Channel 4 meteorologist Don Paul was having breakfast at a Williamsville restaurant with a reporter who was asking for the bill.
The waitress explained that a couple who had eaten earlier had left a $20 bill as a retirement present with a priceless handwritten note: “Thank you for your years of service. We enjoyed watching you. Enjoy. Love, Jen & Mike.”
It may be hard to believe from that sweet note, but things haven’t always been sunnyside up for Paul in Western New York.
His service here could have ended in 1988 after only four years when he was fired in a contract dispute. But he found some humor in the situation.
The first time he went to collect unemployment, a guard cracked: “We’ve been expecting you.”
The younger of his two daughters, Leslie, also made him laugh.
“If you can’t get a weather job,” the 6-year-old advised, “do a game show: ‘Win a job, lose a job.’ ”
“What a great joke for a 6-year-old,” said Paul. “I burst out laughing.”
He got the last laugh when rival Channel 2 hired him. When his Channel 2 contract expired three years later, he was back at Channel 4 under new management, King World, which had made a fortune doing game shows, including “Wheel of Fortune.”
It has been Paul’s good fortune to have stayed at Channel 4 for another quarter century, a run that ends Wednesday when Paul, 68, says goodbye.
His final speech undoubtedly will include a joke or two. Paul has always been a jokester. In his 20s, he wrote jokes for radio host Ted Brown in New York City and even attracted the attention of Ray Siller, the head writer for “The Tonight Show with Johnny Carson.”
His mother was surprised when Siller called Paul. “My mom asked, ‘What does he want with you?’ ” Paul explained. “I was never funny in the house.”
Siller loved some of Paul’s stuff, but added the “powers-that-be passed on you.”
“I asked, ‘Who are the powers-that-be?’ ” Paul recalled. “He said, ‘Oh, it is THE power that be.”
So we can thank Carson’s rejection for Paul’s meteorology career. He was inspired growing up in New Jersey by a weather legend in New York City, Tex Antoine. Paul majored in meteorology at Rutgers University and worked at the college radio station.
“It just seemed to me to be an unrealistic way to make a living,” he said of being a TV meteorologist. “I began to think it was pie in the sky.”
So he went to law school. And hated it. He quit after a year. He thought that meant he would head to Vietnam to fulfill his military obligation after being part of ROTC.
He got a happier rejection. “They told me, ‘We don’t really need you right now,’ ” he said. He did a tour at Fort Benning, Ga., a few years later.
Then he had tours of duty as a promo writer for a New York radio station and a science writer and account executive for a public relations agency before trying the “pie in the sky job.”
“I finally had my midlife crisis in my late 20s,” said Paul. “I’m either going to do it now or I’ll never do it.”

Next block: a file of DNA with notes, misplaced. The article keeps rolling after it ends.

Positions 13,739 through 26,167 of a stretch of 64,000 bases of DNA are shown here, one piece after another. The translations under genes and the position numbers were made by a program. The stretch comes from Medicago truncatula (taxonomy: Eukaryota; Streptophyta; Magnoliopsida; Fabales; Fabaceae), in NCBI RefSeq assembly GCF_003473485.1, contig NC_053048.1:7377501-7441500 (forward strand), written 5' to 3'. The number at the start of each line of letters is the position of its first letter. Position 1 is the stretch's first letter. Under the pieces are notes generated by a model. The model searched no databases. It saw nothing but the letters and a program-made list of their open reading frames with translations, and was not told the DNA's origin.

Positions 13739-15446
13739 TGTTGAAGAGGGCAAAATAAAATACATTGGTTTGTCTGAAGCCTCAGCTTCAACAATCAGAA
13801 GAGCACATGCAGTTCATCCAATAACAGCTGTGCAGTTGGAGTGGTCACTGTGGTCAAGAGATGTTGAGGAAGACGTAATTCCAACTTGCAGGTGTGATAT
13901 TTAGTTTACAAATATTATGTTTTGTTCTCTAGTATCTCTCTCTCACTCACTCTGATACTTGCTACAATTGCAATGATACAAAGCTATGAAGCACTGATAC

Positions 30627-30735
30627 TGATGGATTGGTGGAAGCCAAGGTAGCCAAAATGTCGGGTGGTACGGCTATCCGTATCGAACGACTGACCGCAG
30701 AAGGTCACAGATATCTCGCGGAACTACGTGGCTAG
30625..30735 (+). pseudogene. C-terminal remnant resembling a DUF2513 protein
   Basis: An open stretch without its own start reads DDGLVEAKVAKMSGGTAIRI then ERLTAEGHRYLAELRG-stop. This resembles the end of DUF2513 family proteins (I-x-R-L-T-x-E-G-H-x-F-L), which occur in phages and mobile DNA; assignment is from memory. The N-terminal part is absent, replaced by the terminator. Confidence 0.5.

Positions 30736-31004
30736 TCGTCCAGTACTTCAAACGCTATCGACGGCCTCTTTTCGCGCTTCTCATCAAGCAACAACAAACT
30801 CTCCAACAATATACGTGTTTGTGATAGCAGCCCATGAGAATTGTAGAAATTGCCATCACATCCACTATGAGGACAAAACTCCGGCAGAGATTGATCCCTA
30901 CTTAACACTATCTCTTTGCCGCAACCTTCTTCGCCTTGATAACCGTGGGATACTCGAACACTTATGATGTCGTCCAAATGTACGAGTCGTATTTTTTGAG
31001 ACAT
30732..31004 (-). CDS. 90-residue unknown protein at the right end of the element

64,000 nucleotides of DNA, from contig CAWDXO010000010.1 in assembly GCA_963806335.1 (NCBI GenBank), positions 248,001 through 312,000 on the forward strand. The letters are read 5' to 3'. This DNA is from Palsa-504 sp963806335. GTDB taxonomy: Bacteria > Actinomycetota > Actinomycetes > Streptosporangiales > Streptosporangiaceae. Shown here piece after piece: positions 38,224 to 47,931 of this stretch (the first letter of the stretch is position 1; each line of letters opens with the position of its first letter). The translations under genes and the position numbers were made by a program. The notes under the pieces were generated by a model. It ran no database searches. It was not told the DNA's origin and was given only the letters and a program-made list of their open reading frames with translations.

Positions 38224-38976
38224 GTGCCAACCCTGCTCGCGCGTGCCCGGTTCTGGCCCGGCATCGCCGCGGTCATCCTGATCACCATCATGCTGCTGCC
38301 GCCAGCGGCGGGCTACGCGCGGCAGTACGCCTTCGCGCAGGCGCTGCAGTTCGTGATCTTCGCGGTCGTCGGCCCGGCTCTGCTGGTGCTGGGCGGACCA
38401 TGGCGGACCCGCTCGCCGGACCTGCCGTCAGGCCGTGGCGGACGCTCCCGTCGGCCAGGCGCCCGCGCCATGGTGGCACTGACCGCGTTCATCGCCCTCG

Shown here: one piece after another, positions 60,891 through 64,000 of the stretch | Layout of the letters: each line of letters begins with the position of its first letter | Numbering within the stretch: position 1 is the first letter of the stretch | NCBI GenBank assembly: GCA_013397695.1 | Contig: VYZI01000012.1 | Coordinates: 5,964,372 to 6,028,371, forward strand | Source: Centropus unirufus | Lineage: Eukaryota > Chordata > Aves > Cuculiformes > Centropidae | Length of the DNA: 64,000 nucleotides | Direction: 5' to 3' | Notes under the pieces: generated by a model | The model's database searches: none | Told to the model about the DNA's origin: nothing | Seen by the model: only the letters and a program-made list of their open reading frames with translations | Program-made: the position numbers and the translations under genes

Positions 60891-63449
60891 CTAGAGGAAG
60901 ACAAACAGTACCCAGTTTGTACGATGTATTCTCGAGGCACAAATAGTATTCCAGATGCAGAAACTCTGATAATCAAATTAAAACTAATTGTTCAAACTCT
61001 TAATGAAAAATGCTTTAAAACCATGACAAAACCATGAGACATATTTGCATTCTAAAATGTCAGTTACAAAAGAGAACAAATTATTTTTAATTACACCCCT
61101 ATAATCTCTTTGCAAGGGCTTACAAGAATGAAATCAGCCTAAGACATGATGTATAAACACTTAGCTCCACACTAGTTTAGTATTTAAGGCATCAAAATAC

He spent three months at a small station in Bangor, Maine, a year in tornado country in Wichita, Kan. He had been out of college so long that he had forgotten a lot. He made a deal with a competitor new to broadcasting. Paul coached him on the showbiz side of the job, the competitor coached Paul on how to read computer models.
After a year in Tampa, Fla., and five years in Detroit, Paul replaced Lou McNally at Channel 4 in 1984, a year before the Blizzard of ’85, best known for then-Mayor Jimmy Griffin’s famous advice to stay home and have a six-pack.
“Replacing Tom Jolls at Channel 7 would have been a lot tougher,” said Paul. “Replacing a legend is risky business.”
So is overplaying your hand in contract talks. Paul blames his agent for the 1988 contract demands that led management to direct the station’s news director to give Paul 30 minutes to leave the building.
Things got uglier after Paul signed with Channel 2 to replace Barry Lillis after Channel 2’s consultant suggested someone with more meteorological credentials was needed. Paul said Channel 4 sued Channel 2 for $5 million and tried to cite Paul for contempt. The judge allowed Paul to work at Channel 2 on features, but he had to wait six months to do weather.
After his three-year Channel 2 contract ended, all was forgiven and Channel 4 offered Paul a big increase to rejoin the station in 1991.
Lording over his rivals who didn’t have meteorological degrees, Paul became the head of the Weather Police and earned the title of Pope Don Paul.
“I don’t do that anymore,” said Paul. “It really became a pointless exercise.”
He disputes viewers who think forecasters have it easy because they get paid even when they are wrong. He says a competent meteorologist is generally accurate about eight of 10 times and six of 10 times when they are tough calls.
“The atmosphere is not Lego blocks,” said Paul. “Things don’t snap into place. The forecast for lake-effect snow is always challenging. You have to know the exact wind direction.”
He prepares to leave with one glaring omission on his resume: He isn’t a member of the Buffalo Broadcasters Hall of Fame. It “irks” him some, but then he thinks of the positives of his 32-year career here.
“I know I have gone over well with the audience and my meteorological peers and virtually all people in the newsroom,” he said.
He isn’t sure of his personal forecast beyond spending more time with his wife, Deborah, a teacher he married two and half years ago.
“I don’t want to be full-time retired,” said Paul. “I think it is dangerous.”
He has read several articles that say the initial euphoria of being free can gradually give way to depression so he might be open to a part-time job.
“I know this job is just too much of who I am and that worries me when it’s gone,” said Paul. “It worries me that I’ll lose self-esteem and think less and less of myself.”
Who knows? Maybe he will “lose a job, win a job.” Or, even better, a new life.